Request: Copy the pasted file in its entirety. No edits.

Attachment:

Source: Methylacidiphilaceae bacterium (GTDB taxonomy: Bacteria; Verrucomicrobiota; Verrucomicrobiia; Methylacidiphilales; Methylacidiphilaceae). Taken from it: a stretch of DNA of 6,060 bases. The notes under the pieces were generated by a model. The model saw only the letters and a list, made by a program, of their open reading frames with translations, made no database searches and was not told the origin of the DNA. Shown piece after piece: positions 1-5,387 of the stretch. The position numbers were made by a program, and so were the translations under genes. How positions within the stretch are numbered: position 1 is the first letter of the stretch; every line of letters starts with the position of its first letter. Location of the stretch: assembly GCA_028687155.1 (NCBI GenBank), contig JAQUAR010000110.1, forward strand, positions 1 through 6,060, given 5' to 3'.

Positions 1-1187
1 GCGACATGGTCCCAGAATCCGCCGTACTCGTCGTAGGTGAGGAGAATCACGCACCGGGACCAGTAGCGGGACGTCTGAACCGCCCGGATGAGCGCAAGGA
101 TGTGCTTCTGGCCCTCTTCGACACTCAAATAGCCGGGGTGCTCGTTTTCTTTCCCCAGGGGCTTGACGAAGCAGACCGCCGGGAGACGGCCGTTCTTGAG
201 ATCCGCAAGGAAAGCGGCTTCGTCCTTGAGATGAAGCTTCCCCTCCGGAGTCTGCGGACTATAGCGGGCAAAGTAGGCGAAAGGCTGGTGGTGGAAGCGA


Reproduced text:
Source: Methylacidiphilaceae bacterium (GTDB taxonomy: Bacteria; Verrucomicrobiota; Verrucomicrobiia; Methylacidiphilales; Methylacidiphilaceae). Taken from it: a stretch of DNA of 6,060 bases. The notes under the pieces were generated by a model. The model saw only the letters and a list, made by a program, of their open reading frames with translations, made no database searches and was not told the origin of the DNA. Shown piece after piece: positions 1-5,387 of the stretch. The position numbers were made by a program, and so were the translations under genes. How positions within the stretch are numbered: position 1 is the first letter of the stretch; every line of letters starts with the position of its first letter. Location of the stretch: assembly GCA_028687155.1 (NCBI GenBank), contig JAQUAR010000110.1, forward strand, positions 1 through 6,060, given 5' to 3'.

Positions 1-1187
1 GCGACATGGTCCCAGAATCCGCCGTACTCGTCGTAGGTGAGGAGAATCACGCACCGGGACCAGTAGCGGGACGTCTGAACCGCCCGGATGAGCGCAAGGA
101 TGTGCTTCTGGCCCTCTTCGACACTCAAATAGCCGGGGTGCTCGTTTTCTTTCCCCAGGGGCTTGACGAAGCAGACCGCCGGGAGACGGCCGTTCTTGAG
201 ATCCGCAAGGAAAGCGGCTTCGTCCTTGAGATGAAGCTTCCCCTCCGGAGTCTGCGGACTATAGCGGGCAAAGTAGGCGAAAGGCTGGTGGTGGAAGCGA